Critical Point: November 2006
The history of science is full of mythical stories that we repeat, even when we suspect that they are probably wrong. Robert P Crease recounts several and asks for yours
Richard Feynman starts his book QED: The Strange Theory of Light and Matter with a remarkable confession. He tells a brief story about the origins of his subject – quantum electrodynamics – and then says that the "physicist’s history of physics" that he has just related is probably wrong. "What I am telling you", Feynman says, “is a sort of conventionalized myth-story that the physicists tell to their students and those students tell to their students, and is not necessarily related to the actual historical development, which I do not really know!”
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In contrast, many other common legends are entirely unfounded. Sometimes they persist because they conveniently reinforce established dogma, such as the story that the Catholic Church condemned the use of zero and Arabic numerals. Naturalists are also said to have convincingly proved evolution in action by showing in the 1950s that the increased abundance of industrial soot in the environment led to more melanic (darker, mutant) peppered moths. This experiment is now known to be badly flawed.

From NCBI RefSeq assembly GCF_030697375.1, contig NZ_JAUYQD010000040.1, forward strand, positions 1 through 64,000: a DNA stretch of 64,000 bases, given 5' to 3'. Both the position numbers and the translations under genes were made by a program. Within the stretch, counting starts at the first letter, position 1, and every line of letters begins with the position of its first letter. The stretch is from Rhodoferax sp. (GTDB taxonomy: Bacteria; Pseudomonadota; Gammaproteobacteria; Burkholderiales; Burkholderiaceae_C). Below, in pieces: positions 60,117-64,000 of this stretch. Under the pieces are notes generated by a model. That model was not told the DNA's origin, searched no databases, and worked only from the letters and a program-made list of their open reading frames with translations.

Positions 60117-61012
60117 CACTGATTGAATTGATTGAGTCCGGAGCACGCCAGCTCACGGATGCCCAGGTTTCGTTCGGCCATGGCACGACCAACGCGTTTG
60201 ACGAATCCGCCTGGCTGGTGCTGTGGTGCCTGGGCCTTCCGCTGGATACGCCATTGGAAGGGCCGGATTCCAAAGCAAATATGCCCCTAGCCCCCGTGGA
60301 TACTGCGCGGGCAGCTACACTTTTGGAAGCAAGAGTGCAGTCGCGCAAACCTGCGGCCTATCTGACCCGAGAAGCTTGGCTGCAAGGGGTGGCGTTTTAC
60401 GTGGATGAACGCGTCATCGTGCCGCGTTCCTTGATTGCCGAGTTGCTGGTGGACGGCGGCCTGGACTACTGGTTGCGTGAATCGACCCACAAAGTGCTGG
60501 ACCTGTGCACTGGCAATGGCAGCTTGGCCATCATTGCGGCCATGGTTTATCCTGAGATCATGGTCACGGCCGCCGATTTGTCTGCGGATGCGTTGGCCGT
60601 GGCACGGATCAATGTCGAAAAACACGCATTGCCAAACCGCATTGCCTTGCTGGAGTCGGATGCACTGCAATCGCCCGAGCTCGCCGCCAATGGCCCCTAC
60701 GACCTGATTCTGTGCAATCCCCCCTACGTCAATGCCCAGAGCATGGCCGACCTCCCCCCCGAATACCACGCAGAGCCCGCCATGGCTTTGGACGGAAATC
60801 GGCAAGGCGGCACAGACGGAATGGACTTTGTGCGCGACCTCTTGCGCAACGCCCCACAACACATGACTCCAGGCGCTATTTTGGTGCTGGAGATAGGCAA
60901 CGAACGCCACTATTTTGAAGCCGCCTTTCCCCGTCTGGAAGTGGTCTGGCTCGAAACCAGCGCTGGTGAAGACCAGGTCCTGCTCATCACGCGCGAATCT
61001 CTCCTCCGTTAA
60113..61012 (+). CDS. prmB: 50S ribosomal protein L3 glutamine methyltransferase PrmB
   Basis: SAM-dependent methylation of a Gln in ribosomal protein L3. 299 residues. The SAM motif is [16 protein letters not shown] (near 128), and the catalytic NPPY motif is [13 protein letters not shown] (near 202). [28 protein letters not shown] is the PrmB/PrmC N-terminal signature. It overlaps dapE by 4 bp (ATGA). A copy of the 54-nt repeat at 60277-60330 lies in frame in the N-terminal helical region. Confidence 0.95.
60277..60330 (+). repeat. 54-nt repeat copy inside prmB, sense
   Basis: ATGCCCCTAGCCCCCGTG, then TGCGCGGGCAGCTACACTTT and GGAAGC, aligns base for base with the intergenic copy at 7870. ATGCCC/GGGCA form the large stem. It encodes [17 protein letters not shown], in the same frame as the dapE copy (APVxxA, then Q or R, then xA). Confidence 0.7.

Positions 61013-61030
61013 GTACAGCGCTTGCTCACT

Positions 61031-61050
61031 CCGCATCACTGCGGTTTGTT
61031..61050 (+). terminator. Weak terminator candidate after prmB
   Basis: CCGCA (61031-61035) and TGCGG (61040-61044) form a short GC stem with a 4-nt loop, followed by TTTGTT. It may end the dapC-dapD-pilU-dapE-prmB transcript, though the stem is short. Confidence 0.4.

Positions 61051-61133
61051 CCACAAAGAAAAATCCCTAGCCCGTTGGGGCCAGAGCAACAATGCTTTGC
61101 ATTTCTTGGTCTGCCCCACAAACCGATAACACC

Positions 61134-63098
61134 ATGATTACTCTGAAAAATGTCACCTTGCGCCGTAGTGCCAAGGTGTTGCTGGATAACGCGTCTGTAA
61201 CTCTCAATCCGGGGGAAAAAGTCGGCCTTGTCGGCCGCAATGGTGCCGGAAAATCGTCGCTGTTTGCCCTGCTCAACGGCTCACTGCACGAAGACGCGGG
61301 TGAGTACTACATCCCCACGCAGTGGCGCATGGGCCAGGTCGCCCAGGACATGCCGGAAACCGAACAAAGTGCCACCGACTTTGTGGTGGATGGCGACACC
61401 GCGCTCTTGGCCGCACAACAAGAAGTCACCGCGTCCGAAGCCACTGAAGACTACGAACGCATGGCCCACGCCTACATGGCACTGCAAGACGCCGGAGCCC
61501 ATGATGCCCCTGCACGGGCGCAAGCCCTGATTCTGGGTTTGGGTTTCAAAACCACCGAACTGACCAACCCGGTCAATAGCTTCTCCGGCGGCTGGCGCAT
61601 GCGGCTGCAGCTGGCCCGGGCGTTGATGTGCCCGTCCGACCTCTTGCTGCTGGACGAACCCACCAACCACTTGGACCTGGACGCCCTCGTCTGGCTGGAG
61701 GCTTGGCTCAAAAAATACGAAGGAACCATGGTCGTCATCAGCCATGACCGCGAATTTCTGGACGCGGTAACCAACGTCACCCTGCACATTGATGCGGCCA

Other false stories are popular simply because they are fun. An example is the one about physicist Donald Glaser coming up with the idea of the bubble chamber one night at a bar after popping open a beer. A few years ago, after hearing this story one too many times, I called Glaser to ask if it were true. He assured me that it was false – he came up with the idea behind the bubble chamber via the application of cold, hard reason. However, Glaser admitted that, for sheer amusement, he once tried to see charged particle tracks in soda bottles.